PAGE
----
When you see someone whose clear unlined skin and sense of youthful vitality seem to defy their true age, it is easy to think, ‘Good genes’.
But although there’s a strong genetic factor in the ageing process, the science shows there is so much we can all do to turn back the clock.
In yesterday’s Daily Mail I introduced my innovative eating plan, which incorporates well-researched principles for encouraging enhanced renewal and repair in every cell of your body.
Follow the special two-week plan I’ve created for The Mail+, which includes the delicious recipes in yesterday’s Weekend magazine and today’s YOU magazine, as well as many more, and you will be fuelling your body with all the powerfully effective nutrients it needs to put the ageing process into reverse.
The success of my plan is founded on the scientific principles of nudging your body into a mild form of cellular stress called ‘hormesis’, which triggers a chemical chain of reactions called ‘autophagy’ that cleverly speeds up the clearing-out of old cells and stimulates the production of new cells to boost resilience, energy levels, thinking power and vitality.
I recommend carefully balanced days of calorie restriction and time-restricted eating (shrinking your eating window to eight hours each day)
I recommend carefully balanced days of calorie restriction and time-restricted eating (shrinking your eating window to eight hours each day), as well as hot and cold therapies (saunas and cold showers) and regular exercise to create a state of hormetic stress.
I also suggest filling your plate with plant-based foods such as berries, rocket, kale, walnuts, green tea and dark chocolate, which deliver their powerful stress-protective polyphenols straight into our cells.
Follow the guiding principles of my lifestyle plan and you will slow the ageing process immediately, wave goodbye to fatigue and ill-health and start to look and feel younger – fast.
But my new book, 2 Weeks To A Younger You, is also packed with tips and tricks to speed your route to age-reversal, so if you really want to turbo-charge this plan, why not cherry-pick a few of my favourites below, and watch the years drop away before your eyes?
Why mushrooms are magic for de-stressing
While targeted forms of beneficial stress form the basis of my powerfully effective plan, it is important to note you can easily de-rail your progress if you let the wrong kind of stressors rise to the fore.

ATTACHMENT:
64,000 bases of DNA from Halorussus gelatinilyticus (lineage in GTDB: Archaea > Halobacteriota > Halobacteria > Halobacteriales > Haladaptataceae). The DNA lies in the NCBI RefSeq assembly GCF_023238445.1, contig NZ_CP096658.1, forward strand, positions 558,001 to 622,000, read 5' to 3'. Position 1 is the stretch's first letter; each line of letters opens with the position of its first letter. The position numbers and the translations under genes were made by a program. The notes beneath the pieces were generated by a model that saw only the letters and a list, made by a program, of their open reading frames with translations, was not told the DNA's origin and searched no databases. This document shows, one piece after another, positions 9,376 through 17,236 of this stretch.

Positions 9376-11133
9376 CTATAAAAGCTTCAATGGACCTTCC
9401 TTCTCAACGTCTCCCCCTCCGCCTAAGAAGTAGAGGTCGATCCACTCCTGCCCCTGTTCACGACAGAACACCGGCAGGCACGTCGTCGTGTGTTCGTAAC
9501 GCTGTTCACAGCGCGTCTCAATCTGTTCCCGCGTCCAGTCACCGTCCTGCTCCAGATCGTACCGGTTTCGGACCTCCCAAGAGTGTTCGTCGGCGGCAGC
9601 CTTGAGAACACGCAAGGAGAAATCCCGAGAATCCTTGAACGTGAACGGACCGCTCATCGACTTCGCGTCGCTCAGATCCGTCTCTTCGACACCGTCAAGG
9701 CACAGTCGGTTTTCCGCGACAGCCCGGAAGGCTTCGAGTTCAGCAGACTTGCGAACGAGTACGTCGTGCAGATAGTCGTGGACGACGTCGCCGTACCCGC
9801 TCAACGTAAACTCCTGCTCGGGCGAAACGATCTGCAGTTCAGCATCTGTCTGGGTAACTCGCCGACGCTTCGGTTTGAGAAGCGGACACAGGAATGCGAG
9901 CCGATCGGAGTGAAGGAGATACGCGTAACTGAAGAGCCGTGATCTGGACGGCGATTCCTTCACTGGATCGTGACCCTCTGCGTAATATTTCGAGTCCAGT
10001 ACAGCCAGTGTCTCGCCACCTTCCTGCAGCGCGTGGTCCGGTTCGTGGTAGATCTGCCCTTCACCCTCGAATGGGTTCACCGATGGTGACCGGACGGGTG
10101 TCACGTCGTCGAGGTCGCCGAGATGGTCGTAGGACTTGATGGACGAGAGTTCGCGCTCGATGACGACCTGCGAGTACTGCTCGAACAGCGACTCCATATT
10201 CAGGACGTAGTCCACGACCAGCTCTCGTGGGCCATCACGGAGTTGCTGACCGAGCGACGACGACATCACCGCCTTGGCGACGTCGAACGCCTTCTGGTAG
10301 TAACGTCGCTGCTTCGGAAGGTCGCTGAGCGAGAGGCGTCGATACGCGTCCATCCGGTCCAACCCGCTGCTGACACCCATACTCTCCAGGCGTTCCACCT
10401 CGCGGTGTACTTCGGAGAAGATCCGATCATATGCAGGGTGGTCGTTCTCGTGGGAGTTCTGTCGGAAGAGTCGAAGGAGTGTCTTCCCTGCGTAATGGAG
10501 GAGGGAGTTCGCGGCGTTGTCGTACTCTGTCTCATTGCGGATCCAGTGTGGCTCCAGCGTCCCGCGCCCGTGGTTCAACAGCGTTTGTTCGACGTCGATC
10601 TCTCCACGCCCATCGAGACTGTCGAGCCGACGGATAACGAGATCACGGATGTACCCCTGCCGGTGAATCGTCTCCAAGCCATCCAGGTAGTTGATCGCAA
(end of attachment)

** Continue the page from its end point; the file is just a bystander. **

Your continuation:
Many of us live in a constant bubbling state of emotional pressure, which can be exhausting and miserable and plays a huge role in the ageing process.
Many forms of mushroom, and some herbs (such as ashwagandha) contain natural substances called ‘adaptogens’ which help our bodies manage stress and restore balance after a stressful situation
A constant stream of the stress hormone cortisol not only leads to an endless feeling of anxiety and worry but it can affect everything from quality of sleep and energy levels to hormone balance, mental health, nutritional deficiencies and weight gain, which collectively impact how the body ages.
Breathing exercises (such as breathing in for the count of four, hold for seven counts, then breathing out for the count of eight) can be an excellent way to slow the heart rate and decrease anxiety, but if you’re prone to emotional stress, mushrooms – either in powdered or supplement form – can really help to mitigate the ageing effects.
Many forms of mushroom, and some herbs (such as ashwagandha) contain natural substances called ‘adaptogens’ which help our bodies manage stress and restore balance after a stressful situation.
I love these mushrooms so much that I’ve recently added them into my longevity line of supplements.
Rather than pulling out the same punnet of button mushrooms every time you go food shopping, try different varieties on toast or as a side dish, and look out for medicinal mushrooms, such as shiitake, maitake, reishi, cordyceps, chaga and lion’s mane.
These are a rich source of a compound called beta-glucan (a prebiotic that feeds intestinal bacteria), which has powerful anti-inflammatory effects, helping to reduce oxidative damage and help support the immune system.
Protect your DNA with coffee and green tea
Caffeine can increase the body’s metabolic rate and stimulate the nervous system, which helps to assist healthy weight loss by triggering the release of fatty acids from fat cells, improve focus and elevate mood.
Consuming moderate levels of caffeine while intermittent fasting can also help to ease cravings and keep energy levels buoyant.